- The Washington Times - Thursday, October 1, 2020

Enrique Tarrio insists that the Proud Boys aren’t White supremacists, and he would be in a position to know. For one, he’s the international chairman. For another, he’s Black.

“I denounce White supremacy,” Mr. Tarrio said in a Thursday interview with WSVN-TV in Miami. “I denounce anti-Semitism. I denounce racism. I denounce fascism. I denounce communism and any other -ism that is prejudiced toward people because of their race, religion, culture, tone of skin.”

Mr. Tarrio headed the rising tide of those defending the Proud Boys against accusations of racism after President Trump came under fire for refusing to denounce the right-wing activist group at Tuesday’s debate.

The president, who told moderator Chris Wallace that he had not heard of the group, said, “Proud Boys, stand back and stand by.”

Democrats erupted, accusing the president of supporting White supremacists. Sen. Kamala D. Harris, California Democrat and vice presidential nominee, described his Proud Boys comment as “a dog whistle through a bullhorn.” Senate Minority Leader Charles E. Schumer, New York Democrat, called Mr. Trump a “national disgrace.”

Rep. Alexandria Ocasio-Cortez, New York Democrat, posted video of Mr. Trump’s comment and tweeted, “Donald Trump is a white supremacist” and “This is fascism at our door.”

The message from those who have studied and interacted with the Proud Boys? Calm down.

Wilfred Reilly, who teaches political science at Kentucky State University, a historically Black college, said “the Proud Boys aren’t White supremacists.” He said the group espouses a “Western chauvinism” philosophy, which isn’t the same as White supremacy.

Mr. Reilly, author of “Hate Crime Hoax,” said his research shows law enforcement officials estimate that 10% to 20% of Proud Boys members are racial minorities.

“The Proud Boys are openly right-leaning group and they’ll openly fight you. They don’t deny any of this, but saying they’re White supremacist, if you’re talking about a group of people more than 10% people of color and headed by an Afro-Latino guy, that doesn’t make sense,” Mr. Reilly told The Washington Times.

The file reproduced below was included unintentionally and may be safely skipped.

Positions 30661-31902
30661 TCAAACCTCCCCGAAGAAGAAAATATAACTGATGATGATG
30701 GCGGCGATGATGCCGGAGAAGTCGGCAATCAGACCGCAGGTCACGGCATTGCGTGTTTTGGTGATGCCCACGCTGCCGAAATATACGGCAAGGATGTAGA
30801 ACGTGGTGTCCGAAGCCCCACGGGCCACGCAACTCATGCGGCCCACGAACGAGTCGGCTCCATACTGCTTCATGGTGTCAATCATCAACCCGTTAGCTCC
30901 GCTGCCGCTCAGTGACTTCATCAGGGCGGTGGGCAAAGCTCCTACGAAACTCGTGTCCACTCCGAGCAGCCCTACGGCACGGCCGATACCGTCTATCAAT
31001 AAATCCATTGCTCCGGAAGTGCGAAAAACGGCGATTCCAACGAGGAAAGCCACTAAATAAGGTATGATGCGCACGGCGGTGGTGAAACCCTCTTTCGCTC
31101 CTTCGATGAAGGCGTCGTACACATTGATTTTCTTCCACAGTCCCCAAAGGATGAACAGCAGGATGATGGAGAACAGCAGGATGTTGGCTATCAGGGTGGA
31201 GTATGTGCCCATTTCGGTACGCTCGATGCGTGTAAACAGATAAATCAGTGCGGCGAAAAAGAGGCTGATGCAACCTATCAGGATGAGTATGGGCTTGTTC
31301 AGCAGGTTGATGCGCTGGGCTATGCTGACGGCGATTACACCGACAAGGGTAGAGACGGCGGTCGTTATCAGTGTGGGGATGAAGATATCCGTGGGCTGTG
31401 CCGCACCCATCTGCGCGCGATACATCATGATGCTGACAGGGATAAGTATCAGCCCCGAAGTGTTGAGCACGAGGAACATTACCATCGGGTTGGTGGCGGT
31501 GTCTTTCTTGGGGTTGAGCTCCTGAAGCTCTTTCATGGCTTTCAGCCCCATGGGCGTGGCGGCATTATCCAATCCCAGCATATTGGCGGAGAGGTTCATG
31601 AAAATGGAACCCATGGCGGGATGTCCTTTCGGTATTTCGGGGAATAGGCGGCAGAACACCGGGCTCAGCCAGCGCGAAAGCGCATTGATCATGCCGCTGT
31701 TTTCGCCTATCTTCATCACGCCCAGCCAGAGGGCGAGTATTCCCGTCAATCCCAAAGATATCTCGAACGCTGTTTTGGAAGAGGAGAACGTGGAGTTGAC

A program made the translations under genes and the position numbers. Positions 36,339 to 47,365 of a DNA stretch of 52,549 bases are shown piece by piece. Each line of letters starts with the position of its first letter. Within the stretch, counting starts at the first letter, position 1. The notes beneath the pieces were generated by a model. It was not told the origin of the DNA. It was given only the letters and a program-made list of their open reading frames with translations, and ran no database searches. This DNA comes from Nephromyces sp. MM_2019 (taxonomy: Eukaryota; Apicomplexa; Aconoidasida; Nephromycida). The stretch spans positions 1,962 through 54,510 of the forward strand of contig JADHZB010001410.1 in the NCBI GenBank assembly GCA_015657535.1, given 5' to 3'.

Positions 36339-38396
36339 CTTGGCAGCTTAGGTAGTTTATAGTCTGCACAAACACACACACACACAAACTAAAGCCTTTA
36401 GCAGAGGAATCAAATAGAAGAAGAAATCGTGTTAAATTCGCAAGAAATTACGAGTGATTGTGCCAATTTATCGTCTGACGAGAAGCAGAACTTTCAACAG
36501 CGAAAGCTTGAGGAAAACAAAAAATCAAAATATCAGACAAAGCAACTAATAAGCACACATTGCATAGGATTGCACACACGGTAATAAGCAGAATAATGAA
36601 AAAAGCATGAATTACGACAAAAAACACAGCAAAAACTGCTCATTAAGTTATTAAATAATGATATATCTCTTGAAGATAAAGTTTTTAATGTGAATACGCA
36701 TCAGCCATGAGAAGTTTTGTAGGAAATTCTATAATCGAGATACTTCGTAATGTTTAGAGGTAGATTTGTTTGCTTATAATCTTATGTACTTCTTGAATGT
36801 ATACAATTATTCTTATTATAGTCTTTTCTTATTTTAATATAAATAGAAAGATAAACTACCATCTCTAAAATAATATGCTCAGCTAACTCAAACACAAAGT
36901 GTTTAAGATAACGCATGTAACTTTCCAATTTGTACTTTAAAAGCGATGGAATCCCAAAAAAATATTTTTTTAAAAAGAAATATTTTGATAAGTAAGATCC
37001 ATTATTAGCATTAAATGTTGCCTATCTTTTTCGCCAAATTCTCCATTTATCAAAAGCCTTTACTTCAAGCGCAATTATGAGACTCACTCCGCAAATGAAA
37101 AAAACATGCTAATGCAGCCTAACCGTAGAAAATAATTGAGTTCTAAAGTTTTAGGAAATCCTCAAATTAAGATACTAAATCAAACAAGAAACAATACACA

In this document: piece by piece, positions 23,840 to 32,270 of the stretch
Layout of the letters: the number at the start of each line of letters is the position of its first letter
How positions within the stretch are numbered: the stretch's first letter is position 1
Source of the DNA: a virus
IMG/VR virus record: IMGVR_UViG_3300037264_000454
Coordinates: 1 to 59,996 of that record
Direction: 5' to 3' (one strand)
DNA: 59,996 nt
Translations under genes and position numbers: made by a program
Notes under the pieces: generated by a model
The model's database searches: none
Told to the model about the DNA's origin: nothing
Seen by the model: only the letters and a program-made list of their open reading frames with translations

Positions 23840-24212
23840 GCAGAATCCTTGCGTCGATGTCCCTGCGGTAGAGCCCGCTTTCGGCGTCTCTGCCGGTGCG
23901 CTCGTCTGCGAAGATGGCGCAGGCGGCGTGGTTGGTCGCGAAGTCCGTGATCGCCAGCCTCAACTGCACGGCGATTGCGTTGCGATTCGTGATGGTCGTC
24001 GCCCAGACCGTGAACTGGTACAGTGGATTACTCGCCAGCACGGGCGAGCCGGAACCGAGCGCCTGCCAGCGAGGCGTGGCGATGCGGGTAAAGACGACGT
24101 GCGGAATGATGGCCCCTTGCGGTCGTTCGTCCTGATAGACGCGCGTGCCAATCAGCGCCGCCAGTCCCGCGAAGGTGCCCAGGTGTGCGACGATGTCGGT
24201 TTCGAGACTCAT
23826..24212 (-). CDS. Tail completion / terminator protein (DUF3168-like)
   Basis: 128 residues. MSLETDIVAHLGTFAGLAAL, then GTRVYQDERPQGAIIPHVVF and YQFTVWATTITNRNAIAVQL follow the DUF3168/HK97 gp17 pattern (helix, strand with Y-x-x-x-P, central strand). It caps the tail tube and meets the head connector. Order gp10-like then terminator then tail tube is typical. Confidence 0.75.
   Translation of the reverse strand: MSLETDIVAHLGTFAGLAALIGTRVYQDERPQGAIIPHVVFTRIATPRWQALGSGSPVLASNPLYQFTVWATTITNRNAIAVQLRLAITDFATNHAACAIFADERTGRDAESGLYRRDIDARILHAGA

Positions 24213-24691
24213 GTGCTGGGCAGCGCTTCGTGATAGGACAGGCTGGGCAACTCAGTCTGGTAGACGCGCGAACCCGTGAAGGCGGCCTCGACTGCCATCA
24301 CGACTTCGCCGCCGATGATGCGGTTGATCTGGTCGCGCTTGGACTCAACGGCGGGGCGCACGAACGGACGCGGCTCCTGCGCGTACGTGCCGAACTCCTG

In Salt Lake City, Proud Boys members held a joint news conference Wednesday with a local Black Lives Matter leader to correct the record and “denounce White supremacy.”

“I will go out and say that the Proud Boys as a whole, I will say this on behalf of the entire national organization, denounce White supremacy,” the chief of the Proud Boys Salt Lake Utah Chapter, who gave only the name Thad, told reporters, as shown on Fox13 video.

“We are in no way, shape or form White supremacists,” Thad said. “We have a vetting system that gets just those guys out of our hair. We do not have anything to do with White supremacy. We do not have anything to do with the Ku Klux Klan. We denounce those organizations.”

Mr. Trump told reporters Wednesday that he was “unaware who Proud Boys are” and that he has always denounced White supremacy.

During the debate, Mr. Wallace challenged Mr. Trump to denounce White supremacy, and Democratic presidential candidate Joseph R. Biden suggested that he denounce the Proud Boys specifically.

“Proud Boys, stand back and stand by,” said Mr. Trump. “But I’ll tell you what. I’ll tell you what. Somebody’s got to do something about Antifa and the left because this is not a right-wing problem.”

Mr. Reilly said he was not surprised by the accusations that the president was defending White supremacists.

“There obviously is an attempt on the left to describe anyone who opposes mainstream liberal positions as ‘alt-right,’ White supremacist, all the way down the line,” said Mr. Reilly, who is Black. “There’s definitely a double standard on coverage of Antifa versus Proud Boys, for example.”

Amazon shirts pulled

That double-standard could be seen on Amazon, which pulled sales of debate-inspired T-shirts with the logo “Stand Back and Stand By” while continuing to offer pro-Antifa clothing and items, along with anti-Antifa merchandise.